ROUND VALLEY, Calif. -- It is lonely and harsh out here in the high desert of eastern California. In the winter months, it is cold and it snows, the wind howling across land so remote and forlorn that just a few miles to the south the U.S. government set up internment camps in the 1940s.

One main highway, U.S. 395, cuts through here, interrupted now and then by service roads, strips of asphalt laid down to access huge pipes that carry water far south, to Los Angeles.

This is where Ryan Hall comes now to test himself, in thin air, on high ground, on roads with no names, readying for the Boston Marathon this spring, hardening himself to the elements and the doubts and the question whose answer, as yet, remains uncertain.

While I don't relate to the religious aspects of Hall's running, I really appreciate his attitude and he carries himself very well.

From the time he had started running, more than 10 years before, Hall had dreamed of his approach to Olympic Stadium, and the tunnel, and the roar of the crowd. In his dreams, of course, he was first.

That day in Beijing, bound for tenth, he nonetheless experienced an epiphany.

"I remember thinking, 'You can choose now how you want to live this moment. Do you want to feel disappointment or do you want to pout? You can. Or you can enjoy it.' I just felt like I had this voice from God: 'This isn't everything you wanted. But it's everything you need right now.' "

A nice section about the effects of training around other great runners and a good thought on race strategy and the mental warfare all competitors enjoy.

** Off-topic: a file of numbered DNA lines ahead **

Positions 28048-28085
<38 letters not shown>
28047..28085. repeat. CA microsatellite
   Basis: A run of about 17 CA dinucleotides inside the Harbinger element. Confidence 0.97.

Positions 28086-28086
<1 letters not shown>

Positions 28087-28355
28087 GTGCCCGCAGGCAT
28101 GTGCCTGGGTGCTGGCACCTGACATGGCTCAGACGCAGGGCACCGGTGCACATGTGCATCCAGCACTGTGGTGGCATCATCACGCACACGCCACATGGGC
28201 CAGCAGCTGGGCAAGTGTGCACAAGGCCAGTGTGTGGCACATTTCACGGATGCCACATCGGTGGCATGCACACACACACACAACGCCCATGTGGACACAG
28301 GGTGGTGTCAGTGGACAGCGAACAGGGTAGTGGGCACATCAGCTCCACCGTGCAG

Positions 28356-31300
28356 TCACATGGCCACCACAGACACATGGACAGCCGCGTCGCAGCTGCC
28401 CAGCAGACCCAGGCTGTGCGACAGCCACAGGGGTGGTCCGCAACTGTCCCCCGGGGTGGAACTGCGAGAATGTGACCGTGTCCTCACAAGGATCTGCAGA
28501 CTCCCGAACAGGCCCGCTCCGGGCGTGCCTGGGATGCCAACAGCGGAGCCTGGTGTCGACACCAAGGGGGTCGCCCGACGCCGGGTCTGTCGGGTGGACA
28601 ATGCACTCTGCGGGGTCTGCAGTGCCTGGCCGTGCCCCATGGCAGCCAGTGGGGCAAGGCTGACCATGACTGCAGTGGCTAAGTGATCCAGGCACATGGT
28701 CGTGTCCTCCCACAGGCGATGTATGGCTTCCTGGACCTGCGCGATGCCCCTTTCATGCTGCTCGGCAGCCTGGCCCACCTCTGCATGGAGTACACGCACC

Every day, too, Hall can see in and around Round Valley and nearby Bishop, Calif., in the high desert, and in Mammoth Lakes, Calif., in the mountains that rise to the west off the valley floor, the evidence that what he's aiming for is possible. Meb Keflezighi, the silver medalist in the Athens 2004 men's marathon, lives and trains in the area. So does Deena Kastor, the bronze medalist in the Athens 2004 women's marathon.

"His form now is right on," Kastor said of Hall. "He is looking so impressive for so early in the season."

Mahon said of Kastor, and of the lesson her medal-winning tactics offers, "Deena makes you hurt as soon as the gun goes off," Mahon said. "If you're going to beat her, she's going to put you through an immense amount of pain. Why? Because she knows you're going to question that pain and question your will from the get-go."

Snow is Gone

Hello brown one, hello blue one
Last night's feathers exchanged for new ones
Hello blackbird, hello starling
Winter's over be my darling
It's been a long time coming
But now the snow is gone

-Josh Ritter

The blizzard from last week is done and the snow is beginning to melt here in Mammoth, but unfortunately it won't actually be gone for quite some time as its supposed to return tomorrow evening.

One last time...

Be sure to check out Jason's blog for pictures and a great story about his time in Austin.